# Basic Radiobiology

Here I would like to explain the basic concepts in radiobiology in a way, I never forget and in a way that you certainly understand. I am positive that if you understand, then you will never forget as well:

OK!

Deep Breath! :D

1. Remember the concept of Logarithm!

When base is 10:

So

(2)What does that do with radiobiology and radiation oncology?!

2. Think about fractional cell kill!

What the hell is that then?!

Let's say each Gy of dose kill 90%(0.9) of cells —> 10% will be left —> 0.10 will be left

then after the second next Gy —> 0.9x0.10 will be left

or 0.9x(1-0.9)

and then after the third dose of Gy —> 0.9x0.9x(1-0.9) … etc would be the amount of cells that will be killed.

That's were the log comes in! After certain number of dose==>

0.9 ^{certain number} x (1-0.9) should be calculated.

or

0.9 ^{certain number} - 0.9 ^{certain number-1} should be calculated

# alpha/beta ratio

## Alpha

- Intrinsic radiosensitivity of the cells
- Defined as how many logs (to the exponential base “e”) are killed (sterilized) per gray, in a “non- repairable” way.

## Beta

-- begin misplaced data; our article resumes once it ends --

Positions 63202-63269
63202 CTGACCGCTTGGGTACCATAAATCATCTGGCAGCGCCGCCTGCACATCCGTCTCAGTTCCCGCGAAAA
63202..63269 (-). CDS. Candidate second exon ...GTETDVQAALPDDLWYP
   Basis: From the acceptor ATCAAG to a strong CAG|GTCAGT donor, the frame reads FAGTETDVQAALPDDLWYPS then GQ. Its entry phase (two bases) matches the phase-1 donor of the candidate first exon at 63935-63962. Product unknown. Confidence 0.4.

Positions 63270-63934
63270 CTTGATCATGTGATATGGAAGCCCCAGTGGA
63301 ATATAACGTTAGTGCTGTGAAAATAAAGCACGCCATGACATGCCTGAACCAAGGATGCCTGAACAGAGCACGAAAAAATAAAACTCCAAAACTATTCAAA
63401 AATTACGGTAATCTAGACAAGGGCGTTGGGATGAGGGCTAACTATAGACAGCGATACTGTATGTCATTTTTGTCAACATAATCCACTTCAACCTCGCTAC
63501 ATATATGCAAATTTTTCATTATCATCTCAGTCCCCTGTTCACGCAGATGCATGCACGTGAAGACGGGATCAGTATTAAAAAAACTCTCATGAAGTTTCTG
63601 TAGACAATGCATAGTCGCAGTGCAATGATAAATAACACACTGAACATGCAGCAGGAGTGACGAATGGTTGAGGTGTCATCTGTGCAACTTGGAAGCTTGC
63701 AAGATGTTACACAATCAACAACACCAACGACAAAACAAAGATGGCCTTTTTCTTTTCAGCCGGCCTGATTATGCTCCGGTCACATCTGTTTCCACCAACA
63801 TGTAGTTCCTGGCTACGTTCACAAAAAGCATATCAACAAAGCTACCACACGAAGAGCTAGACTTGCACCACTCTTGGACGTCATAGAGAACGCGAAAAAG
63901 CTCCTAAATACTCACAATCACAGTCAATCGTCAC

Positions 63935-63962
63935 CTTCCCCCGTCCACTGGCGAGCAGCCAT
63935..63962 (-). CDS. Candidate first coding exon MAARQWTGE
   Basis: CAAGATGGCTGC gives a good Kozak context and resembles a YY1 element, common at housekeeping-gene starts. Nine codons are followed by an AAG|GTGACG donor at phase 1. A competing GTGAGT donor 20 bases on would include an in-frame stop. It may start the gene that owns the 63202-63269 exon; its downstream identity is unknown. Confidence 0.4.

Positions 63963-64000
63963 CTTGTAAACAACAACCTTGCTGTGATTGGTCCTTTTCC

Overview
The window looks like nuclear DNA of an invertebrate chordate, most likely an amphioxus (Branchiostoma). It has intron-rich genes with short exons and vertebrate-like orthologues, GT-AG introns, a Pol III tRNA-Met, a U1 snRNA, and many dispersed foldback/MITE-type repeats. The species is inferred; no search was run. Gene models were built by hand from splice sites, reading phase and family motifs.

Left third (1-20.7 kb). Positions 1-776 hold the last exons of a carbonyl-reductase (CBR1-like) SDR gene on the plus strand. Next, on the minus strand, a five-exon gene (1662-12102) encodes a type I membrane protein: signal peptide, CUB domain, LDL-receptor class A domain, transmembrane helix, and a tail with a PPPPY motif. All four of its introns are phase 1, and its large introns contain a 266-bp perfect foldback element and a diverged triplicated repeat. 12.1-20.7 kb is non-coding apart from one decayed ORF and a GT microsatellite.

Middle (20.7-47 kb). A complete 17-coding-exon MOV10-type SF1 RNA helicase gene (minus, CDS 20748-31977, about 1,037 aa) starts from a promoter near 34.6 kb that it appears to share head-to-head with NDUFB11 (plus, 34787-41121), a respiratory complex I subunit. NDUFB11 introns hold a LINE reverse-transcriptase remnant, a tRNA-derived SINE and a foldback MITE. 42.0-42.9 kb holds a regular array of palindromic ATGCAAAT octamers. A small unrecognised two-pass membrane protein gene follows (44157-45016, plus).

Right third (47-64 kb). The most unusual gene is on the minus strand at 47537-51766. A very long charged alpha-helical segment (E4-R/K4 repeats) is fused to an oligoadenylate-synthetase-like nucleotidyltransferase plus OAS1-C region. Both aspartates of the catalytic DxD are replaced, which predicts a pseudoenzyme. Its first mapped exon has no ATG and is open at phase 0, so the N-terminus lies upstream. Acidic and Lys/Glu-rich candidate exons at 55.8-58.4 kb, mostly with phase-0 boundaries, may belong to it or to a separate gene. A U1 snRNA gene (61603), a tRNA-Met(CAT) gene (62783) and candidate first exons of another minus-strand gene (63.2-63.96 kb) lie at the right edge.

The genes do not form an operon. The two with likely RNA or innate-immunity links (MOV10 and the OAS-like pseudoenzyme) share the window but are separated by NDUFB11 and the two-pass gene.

- Repairable portion of the radiation damage, requiring 6 h or more for complete repair.
- It can be regarded as the result of two charged-particle tracks passing through a sensitive target in the cell nucleus in less than 6 h, so this term has to be multiplied by d squared.

## Alpha/Beta

- Think about small alpha/beta ==> So beta should be big ==> that means repair capacity is large ==> that means time to carry out repair should be long ==> that means cell cycle is long ==> that means tissue is slowly proliferating and evetually it's a late reacting tissue.
- The shoulder will be broad too.

Famous rule of Bergonie and Tribondeau:

- They did experiments on testis Rat.
- Radiosensitivity of cells or tissues is correlated with the frequency of mitoses which they undergo ==> poorly-differentiated and fast-proliferating tissues are more radiosensitive than well-differentiated and slow-proliferating tissues

Also look at Radiobiology and Lung